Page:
Regular readers know that here at The REI Blog one of our favorite sources of memorable outdoor footage is the Yosemite Nature Notes series created by videographer Steven Bumgardner, aka Yosemite Steve. His latest production, Night Skies, was just recently released.
Bumgardner has progressively elevated the traditional interpretive park video into short-form works of art, and Night Skies beautifully continues that trend. Below, Bumgardner shares a few thoughts with us about his latest project.
REI Blog: What triggered the idea of using night skies as the subject of a national park video?
Yosemite Steve: Dark night skies are one of the resources that are protected in our national parks. Most of the darkest places in the U.S. are found in places like Yosemite, Death Valley, Bryce Canyon and Natural Bridges. Even though most visitors crawl into their sleeping bags and hotel rooms once the sun goes down, there's still a pretty good show going on at night.
REI Blog: Did you pick up any new skills for capturing nighttime images?
YS: I spent over 3 years shooting the time-lapse sequences for this episode, and my skills and hardware improved over time. Initially, I was just trying to get shots of the stars and Milky Way, but I eventually realized that I needed shots that really showed Yosemite at night.
That's when I started focusing on the moon setting on Half Dome as well as getting shots with big erratic boulders in the Tuolumne Meadows area. My good friend Shawn Reeder, who is featured in the episode, also let me use his great opening shot of the moon setting on Bridalveil Fall.
REI Blog: What proved most challenging about this project?
YS: Probably the biggest challenge was just time: How many nights does it take to get enough footage? I spent about 30 nights over 3 years to get all the shots in this video, and I really wanted them all to say "Yosemite" and not just "Milky Way."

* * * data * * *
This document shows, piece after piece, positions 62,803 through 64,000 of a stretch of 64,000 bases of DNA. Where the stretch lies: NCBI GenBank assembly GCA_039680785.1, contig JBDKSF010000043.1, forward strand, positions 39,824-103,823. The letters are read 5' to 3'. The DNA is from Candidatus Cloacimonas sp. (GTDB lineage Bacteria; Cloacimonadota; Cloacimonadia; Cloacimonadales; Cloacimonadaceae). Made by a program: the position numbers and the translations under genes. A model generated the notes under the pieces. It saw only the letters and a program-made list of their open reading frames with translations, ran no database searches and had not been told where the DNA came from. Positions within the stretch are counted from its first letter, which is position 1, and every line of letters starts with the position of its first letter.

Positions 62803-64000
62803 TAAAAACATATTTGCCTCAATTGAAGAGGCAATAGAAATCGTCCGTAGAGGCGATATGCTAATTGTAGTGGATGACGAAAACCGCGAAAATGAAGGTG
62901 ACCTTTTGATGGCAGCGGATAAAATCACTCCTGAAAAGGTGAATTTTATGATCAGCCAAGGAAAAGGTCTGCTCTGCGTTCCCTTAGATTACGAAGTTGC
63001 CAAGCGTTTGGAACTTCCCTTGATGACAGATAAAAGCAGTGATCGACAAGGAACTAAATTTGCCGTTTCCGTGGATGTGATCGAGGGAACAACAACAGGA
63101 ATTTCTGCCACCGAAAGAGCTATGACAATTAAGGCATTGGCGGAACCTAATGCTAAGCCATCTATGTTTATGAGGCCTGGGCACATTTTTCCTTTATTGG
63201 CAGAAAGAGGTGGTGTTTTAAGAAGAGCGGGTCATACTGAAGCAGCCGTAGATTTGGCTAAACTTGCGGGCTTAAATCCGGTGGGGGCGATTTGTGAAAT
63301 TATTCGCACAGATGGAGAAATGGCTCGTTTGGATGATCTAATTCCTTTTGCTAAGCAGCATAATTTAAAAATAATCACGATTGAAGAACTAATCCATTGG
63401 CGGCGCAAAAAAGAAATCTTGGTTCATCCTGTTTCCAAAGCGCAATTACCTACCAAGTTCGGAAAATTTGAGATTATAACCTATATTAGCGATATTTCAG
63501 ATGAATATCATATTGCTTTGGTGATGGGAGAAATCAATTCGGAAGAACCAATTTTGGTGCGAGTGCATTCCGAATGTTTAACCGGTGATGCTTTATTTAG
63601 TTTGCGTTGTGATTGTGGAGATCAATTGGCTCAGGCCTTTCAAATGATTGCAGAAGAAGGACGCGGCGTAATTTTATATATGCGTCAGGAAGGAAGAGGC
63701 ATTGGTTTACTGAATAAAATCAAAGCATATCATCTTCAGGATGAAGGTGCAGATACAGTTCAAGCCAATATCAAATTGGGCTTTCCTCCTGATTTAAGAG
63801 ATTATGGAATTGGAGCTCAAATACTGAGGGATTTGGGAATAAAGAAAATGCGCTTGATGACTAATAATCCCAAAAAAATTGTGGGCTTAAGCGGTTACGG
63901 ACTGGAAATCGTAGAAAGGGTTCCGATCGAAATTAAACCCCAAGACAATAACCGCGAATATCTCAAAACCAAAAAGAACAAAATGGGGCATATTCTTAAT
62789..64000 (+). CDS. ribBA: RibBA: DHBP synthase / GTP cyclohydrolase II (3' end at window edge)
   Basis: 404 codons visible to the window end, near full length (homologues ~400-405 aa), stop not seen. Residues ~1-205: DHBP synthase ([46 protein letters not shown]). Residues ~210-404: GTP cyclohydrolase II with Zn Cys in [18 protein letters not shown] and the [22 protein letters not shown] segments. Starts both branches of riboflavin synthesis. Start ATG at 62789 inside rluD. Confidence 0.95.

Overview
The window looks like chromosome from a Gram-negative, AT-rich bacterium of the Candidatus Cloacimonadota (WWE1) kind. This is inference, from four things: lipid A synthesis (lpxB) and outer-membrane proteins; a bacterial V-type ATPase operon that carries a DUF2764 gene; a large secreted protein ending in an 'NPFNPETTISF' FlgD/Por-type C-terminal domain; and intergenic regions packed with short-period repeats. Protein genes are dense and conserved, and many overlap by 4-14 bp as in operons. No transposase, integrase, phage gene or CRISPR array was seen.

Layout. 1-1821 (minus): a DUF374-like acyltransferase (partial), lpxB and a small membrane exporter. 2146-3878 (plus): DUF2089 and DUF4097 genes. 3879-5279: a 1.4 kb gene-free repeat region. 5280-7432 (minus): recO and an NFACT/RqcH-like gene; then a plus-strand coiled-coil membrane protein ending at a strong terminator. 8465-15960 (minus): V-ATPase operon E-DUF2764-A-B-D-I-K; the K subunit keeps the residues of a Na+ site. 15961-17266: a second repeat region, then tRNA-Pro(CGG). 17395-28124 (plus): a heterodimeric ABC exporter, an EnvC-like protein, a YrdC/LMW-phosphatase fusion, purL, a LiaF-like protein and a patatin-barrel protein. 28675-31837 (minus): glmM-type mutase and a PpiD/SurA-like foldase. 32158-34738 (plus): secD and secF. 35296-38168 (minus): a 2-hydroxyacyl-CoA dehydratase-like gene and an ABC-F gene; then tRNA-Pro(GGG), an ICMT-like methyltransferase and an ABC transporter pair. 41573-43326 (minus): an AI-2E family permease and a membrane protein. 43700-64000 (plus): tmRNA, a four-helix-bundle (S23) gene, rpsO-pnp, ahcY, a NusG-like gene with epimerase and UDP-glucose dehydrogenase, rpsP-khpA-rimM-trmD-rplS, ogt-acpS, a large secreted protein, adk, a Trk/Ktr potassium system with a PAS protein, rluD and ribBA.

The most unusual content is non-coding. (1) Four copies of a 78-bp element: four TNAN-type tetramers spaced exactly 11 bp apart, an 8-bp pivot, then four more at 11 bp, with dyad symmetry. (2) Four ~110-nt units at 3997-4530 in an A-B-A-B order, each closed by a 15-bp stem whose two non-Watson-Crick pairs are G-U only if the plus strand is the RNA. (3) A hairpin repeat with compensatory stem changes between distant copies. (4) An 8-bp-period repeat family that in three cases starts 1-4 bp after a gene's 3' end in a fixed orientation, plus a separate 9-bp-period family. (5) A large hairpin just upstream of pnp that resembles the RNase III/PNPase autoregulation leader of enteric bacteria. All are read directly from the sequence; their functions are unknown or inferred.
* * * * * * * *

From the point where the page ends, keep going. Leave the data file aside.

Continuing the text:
Using YouTube's analytics feature, I also learned what had worked in the past with my Moonbows episode: viewer attention spiked in the shots that had people and photographers in it, not just the pretty moonbow shots.
That's why I focused on getting good time-lapse shots of the star parties at Glacier Point with all their telescopes and red lights. Those are some of my favorite shots in the whole piece.
REI Blog: It’s lovely to watch. How would you evaluate your evolution as an artist? Are you endeavoring to raise expectations of what a naturalist/interpretive video can achieve visually and emotionally?
YS: I do consider myself a practical artist, and I've always tried to balance my art with my skills as an interpreter and communicator.
I think this episode raises the bar on both sides. Several comments on YouTube mention folks crying after watching, which is good sign of successful art. (The great music helps as well.)
But there's also lots of discussion of the value of night skies and the concerns with light pollution, so as an educator, that's the result I really wanted.
REI Blog: Does anything about this project make it especially memorable for you?
YS: Like my work on Moonbows, I really enjoyed spending so much time out at night, and now that this baby is done, I'm going to kinda miss it. I guess I'll need another assignment that gets me working at night again.
REI Blog: What’s next?
YS: Later this year I'll be releasing an episode about Granite, and I'm still editing an extended episode that was shot on June 26 this summer with over 30 photographers and filmmakers called One Day in Yosemite.
REI Blog: Thanks, Steven. As usual, great work.
Footnote: To learn more about the preservation and protection of night skies, visit the website of the nonprofit International Dark-Sky Association.